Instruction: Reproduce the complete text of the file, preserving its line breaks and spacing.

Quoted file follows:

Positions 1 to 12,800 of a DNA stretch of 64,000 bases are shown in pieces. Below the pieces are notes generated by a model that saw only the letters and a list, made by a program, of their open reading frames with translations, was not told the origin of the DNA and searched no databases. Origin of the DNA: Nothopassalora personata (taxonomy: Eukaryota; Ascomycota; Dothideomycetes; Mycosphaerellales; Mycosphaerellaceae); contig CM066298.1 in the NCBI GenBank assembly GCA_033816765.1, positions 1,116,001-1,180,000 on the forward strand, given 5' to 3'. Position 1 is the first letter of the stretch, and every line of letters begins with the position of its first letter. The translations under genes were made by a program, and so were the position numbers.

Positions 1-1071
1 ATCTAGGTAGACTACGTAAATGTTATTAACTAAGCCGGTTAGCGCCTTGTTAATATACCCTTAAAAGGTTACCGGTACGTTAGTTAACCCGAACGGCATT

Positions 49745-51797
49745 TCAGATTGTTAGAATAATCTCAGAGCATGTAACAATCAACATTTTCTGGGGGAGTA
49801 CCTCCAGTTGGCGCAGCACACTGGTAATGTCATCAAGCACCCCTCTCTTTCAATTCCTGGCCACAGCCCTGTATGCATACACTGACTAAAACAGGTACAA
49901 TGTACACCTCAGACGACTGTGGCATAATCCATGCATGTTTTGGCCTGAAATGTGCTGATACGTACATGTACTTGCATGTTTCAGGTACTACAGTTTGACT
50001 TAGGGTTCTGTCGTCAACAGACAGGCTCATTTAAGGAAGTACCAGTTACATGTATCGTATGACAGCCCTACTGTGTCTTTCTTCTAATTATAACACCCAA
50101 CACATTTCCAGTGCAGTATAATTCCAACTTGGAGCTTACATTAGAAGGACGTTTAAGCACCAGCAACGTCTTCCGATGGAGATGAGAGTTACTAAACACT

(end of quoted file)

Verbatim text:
Positions 1 to 12,800 of a DNA stretch of 64,000 bases are shown in pieces. Below the pieces are notes generated by a model that saw only the letters and a list, made by a program, of their open reading frames with translations, was not told the origin of the DNA and searched no databases. Origin of the DNA: Nothopassalora personata (taxonomy: Eukaryota; Ascomycota; Dothideomycetes; Mycosphaerellales; Mycosphaerellaceae); contig CM066298.1 in the NCBI GenBank assembly GCA_033816765.1, positions 1,116,001-1,180,000 on the forward strand, given 5' to 3'. Position 1 is the first letter of the stretch, and every line of letters begins with the position of its first letter. The translations under genes were made by a program, and so were the position numbers.

Positions 1-1071
1 ATCTAGGTAGACTACGTAAATGTTATTAACTAAGCCGGTTAGCGCCTTGTTAATATACCCTTAAAAGGTTACCGGTACGTTAGTTAACCCGAACGGCATT

Positions 49745-51797
49745 TCAGATTGTTAGAATAATCTCAGAGCATGTAACAATCAACATTTTCTGGGGGAGTA
49801 CCTCCAGTTGGCGCAGCACACTGGTAATGTCATCAAGCACCCCTCTCTTTCAATTCCTGGCCACAGCCCTGTATGCATACACTGACTAAAACAGGTACAA
49901 TGTACACCTCAGACGACTGTGGCATAATCCATGCATGTTTTGGCCTGAAATGTGCTGATACGTACATGTACTTGCATGTTTCAGGTACTACAGTTTGACT
50001 TAGGGTTCTGTCGTCAACAGACAGGCTCATTTAAGGAAGTACCAGTTACATGTATCGTATGACAGCCCTACTGTGTCTTTCTTCTAATTATAACACCCAA
50101 CACATTTCCAGTGCAGTATAATTCCAACTTGGAGCTTACATTAGAAGGACGTTTAAGCACCAGCAACGTCTTCCGATGGAGATGAGAGTTACTAAACACT